The good news is: 1) Nursing is the most trusted profession. 2) Nursing is a globally distributed social institution. 3) The people who comprise the nursing profession are adaptable, flexible and diverse. The bad news? Organizational and cultural barriers that have evolved over time often prevent nurses from gaining maximum influence in shaping public policy and achieving excellence in nursing practice.
In light of historically engrained barriers, is excellence in nursing education and practice possible? Yes, it is, provided nurses are prepared to gain and wield the power needed to bring about desirable change, says Tracey McDonald, AM, PhD, RN, RM, MSc(Hons), DHA, DipEd, professor and chair of ageing at Australia Catholic University, Faculty of Health Science. Speaking in the opening plenary of the 23rd International Nursing Research Conference in Brisbane, McDonald challenged attendees to influence policy by entering the political fray. Deciding not to act at a critical moment is, itself, a political action, she observed.
We must demand good policy, she said. It requires: 1) being aware of policies controlling your practice environment and limits placed on your practice; 2) being informed about the political agendas of other stakeholders; 3) discussing and debating issues with colleagues to make sure you understand their views; 4) identifying exactly what is needed to solve the problem; 5) thinking about intended and unintended consequences of policy change; and 6) gathering support, getting onto forums and taking a stand.
It won’t be easy to bring about necessary change, but failure is not an option, concluded McDonald. The opening plenary was sponsored by Johns Hopkins University.
Advancing global nursing leadership
Martha N. Hill, PhD, RN, FAAN, dean of Johns Hopkins University School of Nursing and professor of nursing, medicine and public health, and Phyllis Sharps, PhD, RN, CNE, FAAN, associate dean for community and global programs at the school and director of its Center for Global Nursing, led two sessions today, each designed to advance global nursing leadership. The first focused on strengths and challenges of initiatives aimed at advancing such leadership, the second on developing leaders, forming lasting partnerships and innovative programs, and securing supporting resources and technologies.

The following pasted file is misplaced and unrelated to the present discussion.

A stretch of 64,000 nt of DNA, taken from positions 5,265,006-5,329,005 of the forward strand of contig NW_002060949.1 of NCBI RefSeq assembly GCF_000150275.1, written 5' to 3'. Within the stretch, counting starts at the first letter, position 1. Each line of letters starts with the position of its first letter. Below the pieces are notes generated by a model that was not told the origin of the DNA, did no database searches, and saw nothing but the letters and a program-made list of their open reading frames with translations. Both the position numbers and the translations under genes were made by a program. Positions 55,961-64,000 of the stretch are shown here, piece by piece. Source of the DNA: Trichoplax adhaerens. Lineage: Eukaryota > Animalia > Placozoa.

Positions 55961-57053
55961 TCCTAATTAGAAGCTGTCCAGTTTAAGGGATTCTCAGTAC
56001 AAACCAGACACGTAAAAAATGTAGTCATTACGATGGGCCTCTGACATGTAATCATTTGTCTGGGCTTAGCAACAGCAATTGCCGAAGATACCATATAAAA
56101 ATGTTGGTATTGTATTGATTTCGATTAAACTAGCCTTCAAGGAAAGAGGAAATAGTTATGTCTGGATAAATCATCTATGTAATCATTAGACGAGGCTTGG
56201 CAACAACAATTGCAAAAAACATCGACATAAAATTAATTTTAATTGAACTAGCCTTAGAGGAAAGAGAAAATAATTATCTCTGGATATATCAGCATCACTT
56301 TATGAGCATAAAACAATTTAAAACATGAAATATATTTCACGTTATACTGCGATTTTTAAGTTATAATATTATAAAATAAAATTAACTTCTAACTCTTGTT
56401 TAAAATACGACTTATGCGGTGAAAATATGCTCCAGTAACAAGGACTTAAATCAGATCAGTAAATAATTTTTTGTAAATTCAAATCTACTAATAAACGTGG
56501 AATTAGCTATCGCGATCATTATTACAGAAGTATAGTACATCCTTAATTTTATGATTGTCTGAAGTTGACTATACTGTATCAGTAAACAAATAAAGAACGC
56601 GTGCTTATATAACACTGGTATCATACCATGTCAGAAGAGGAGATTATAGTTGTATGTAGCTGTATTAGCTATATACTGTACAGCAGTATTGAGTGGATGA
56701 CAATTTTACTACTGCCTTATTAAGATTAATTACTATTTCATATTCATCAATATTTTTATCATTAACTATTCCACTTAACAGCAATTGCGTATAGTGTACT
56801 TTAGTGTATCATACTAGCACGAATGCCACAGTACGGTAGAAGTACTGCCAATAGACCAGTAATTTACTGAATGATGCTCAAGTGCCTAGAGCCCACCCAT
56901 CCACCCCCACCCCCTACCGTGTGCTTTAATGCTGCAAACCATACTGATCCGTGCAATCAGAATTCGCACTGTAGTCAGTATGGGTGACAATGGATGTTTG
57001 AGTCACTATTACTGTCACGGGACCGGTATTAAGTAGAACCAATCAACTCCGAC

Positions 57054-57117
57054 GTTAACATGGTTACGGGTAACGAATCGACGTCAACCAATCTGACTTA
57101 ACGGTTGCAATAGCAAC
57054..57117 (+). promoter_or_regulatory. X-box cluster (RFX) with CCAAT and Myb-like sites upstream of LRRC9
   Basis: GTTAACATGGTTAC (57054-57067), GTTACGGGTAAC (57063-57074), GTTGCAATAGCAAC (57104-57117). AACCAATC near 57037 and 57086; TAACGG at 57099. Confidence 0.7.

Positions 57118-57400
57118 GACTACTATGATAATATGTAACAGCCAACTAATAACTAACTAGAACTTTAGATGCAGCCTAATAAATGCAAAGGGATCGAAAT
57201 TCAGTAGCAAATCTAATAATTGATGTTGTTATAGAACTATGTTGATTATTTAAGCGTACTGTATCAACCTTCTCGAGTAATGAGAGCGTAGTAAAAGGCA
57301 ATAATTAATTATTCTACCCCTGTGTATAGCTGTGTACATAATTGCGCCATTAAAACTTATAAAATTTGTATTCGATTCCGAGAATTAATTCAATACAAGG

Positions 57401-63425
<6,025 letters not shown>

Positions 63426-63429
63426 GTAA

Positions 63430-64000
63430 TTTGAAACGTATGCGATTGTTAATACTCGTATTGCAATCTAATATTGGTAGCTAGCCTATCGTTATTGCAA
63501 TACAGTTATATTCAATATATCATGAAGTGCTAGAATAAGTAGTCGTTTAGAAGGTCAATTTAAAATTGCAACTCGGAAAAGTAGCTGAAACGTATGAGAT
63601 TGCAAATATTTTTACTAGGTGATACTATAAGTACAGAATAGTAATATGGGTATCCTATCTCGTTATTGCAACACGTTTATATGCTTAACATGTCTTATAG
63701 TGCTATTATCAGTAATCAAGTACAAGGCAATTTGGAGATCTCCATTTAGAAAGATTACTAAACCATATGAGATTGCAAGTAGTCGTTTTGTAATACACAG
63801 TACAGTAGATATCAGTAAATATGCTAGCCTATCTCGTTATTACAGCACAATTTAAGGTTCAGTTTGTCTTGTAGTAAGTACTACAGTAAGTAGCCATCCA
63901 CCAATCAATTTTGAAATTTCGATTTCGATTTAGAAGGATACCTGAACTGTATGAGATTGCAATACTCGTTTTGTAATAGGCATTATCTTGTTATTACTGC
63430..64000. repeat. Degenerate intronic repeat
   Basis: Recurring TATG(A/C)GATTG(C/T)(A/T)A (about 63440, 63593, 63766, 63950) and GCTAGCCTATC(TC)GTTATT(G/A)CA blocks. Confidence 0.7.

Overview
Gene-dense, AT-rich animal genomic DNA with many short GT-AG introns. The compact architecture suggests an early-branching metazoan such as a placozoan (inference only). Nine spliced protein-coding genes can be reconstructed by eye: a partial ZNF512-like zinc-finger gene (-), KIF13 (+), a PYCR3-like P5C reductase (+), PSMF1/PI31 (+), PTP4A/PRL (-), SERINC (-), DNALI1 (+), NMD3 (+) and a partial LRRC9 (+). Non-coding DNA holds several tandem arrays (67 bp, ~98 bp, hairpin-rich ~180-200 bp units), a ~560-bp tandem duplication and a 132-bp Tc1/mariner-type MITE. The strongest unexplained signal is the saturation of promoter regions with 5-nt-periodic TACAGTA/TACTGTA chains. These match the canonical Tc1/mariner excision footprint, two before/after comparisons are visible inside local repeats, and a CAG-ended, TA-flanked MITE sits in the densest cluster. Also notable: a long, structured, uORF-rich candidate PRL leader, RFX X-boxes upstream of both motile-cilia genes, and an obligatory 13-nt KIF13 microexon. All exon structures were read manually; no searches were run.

Writing for success
Today, Suzanne Prevost, PhD, RN, COI, president of the Honor Society of Nursing, Sigma Theta Tau International, helped congress attendees learn the basics of abstract, proposal and grant writing. During Prevost’s presentation, she emphasized the importance of crafting engaging copy and provided tips to achieve that goal. “[A good abstract] creates the first impression and provides the overview of your presentation, paper or proposal,” Prevost said. “If it is well-written and inspiring, the audience or readers will want to read or hear more about your work.” Whether writing an abstract for publication or presentation, or crafting a proposal for funding, Prevost encouraged attendees to be “comprehensive, but succinct; innovative and intriguing… . [It] makes the reader want to know more.”
A good abstract or proposal needs to be written and revised thoughtfully and carefully, she added. “Give yourself plenty of time to refine it—don’t try to write an abstract on the day that it is due. Insert everything that is needed, then edit, edit, edit to make it succinct. Get two or three colleagues to proofread it and offer their advice before submitting it.”
Three researchers in Australia–Melissa Walker, RN, MMHN, CMHN; Debra Jane Anderson, PhD, RN, BA, GDNS (ed), MN; and Bronwyn Fredericks, PhD—set out to gauge the social and emotional well-being of indigenous women. Recognizing that traditional Anglo-Saxon terminologies and methods wouldn’t achieve the goal, they turned to “yarning,” or letting the aboriginal women tell of their own experiences. The goal was to get a definition of what it means to the aboriginal women to be well, in addition to learning the factors that contribute to a sense of wellness. The researchers hoped that attendees would learn more about the current state of wellness and the issues that aboriginal women face. The best way to do that, they said, was to share what they had learned from speaking with these women themselves.
International induction ceremony
The Honor Society of Nursing, Sigma Theta Tau International (STTI) welcomed 10 new nurse leaders into the organization during the international induction ceremony held Monday. See photo in Ken Dion’s blog, “Postmark Brisbane,” for 30 July.
- Pauline Anderson-Johnson, Jamaica, Beta Tau
- Hossein Asgar Pour, Turkey, Alpha Alpha
- Roy Brown, Australia, Xi Omicron
- Debra Cerasa, Australia, Phi Delta-at-Large
- Joyce Kamanzi, Rwanda, Tau Lambda-at-Large
- Michelle Kelly, Australia, Xi Omicron
- Petra Lawrence, Australia, Phi Delta-at-Large
- Joemer Marvilla, Philippines, Phi Gamma
- Sue Myers, Canada, Mu Sigma
- Natalie Weidman, United States, Upsilon Zeta RNL
Taste of Brisbane: Thursday, 2 August 2012
Taste of Brisbane: Wednesday, 1 August 2012
Taste of Brisbane: Tuesday, 31 July 2012
Postmark: Brisbane, Australia (Blog by Kenneth Dion)
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